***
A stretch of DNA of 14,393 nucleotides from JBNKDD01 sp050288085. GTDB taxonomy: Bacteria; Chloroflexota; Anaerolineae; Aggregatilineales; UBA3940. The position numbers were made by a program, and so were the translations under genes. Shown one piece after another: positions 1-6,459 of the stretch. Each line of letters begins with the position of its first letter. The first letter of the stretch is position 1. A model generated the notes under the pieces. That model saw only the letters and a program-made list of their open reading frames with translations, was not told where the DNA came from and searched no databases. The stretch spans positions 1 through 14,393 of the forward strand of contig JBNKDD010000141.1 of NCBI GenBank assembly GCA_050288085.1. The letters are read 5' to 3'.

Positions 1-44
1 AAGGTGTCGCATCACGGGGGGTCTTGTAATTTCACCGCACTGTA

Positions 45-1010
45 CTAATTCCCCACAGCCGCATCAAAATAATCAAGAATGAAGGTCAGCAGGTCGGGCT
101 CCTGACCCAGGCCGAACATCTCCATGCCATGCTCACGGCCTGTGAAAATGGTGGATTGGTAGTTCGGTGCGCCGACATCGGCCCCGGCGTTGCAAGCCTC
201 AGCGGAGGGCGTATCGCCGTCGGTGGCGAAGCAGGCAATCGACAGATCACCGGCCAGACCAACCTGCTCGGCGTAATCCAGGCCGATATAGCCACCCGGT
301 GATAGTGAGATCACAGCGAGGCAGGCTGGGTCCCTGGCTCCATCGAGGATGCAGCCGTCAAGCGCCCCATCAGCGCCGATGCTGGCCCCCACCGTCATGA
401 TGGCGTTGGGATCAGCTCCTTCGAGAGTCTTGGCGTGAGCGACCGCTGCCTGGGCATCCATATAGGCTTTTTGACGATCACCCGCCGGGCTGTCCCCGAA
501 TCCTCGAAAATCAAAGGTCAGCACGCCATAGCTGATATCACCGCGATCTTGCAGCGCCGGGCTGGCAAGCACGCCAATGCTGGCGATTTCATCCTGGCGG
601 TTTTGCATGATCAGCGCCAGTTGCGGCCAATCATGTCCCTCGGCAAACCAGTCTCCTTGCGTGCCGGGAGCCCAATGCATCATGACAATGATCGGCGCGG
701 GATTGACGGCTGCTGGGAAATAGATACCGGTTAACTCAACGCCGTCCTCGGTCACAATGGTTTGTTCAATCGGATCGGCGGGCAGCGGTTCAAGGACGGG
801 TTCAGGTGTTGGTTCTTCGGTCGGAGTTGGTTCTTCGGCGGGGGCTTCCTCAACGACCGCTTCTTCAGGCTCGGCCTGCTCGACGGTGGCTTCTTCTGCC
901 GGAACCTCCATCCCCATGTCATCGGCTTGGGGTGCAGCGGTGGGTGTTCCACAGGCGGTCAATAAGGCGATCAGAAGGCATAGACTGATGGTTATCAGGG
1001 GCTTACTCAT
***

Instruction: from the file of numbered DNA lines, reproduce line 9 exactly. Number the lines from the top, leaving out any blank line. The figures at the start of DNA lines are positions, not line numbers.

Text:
401 TGGCGTTGGGATCAGCTCCTTCGAGAGTCTTGGCGTGAGCGACCGCTGCCTGGGCATCCATATAGGCTTTTTGACGATCACCCGCCGGGCTGTCCCCGAA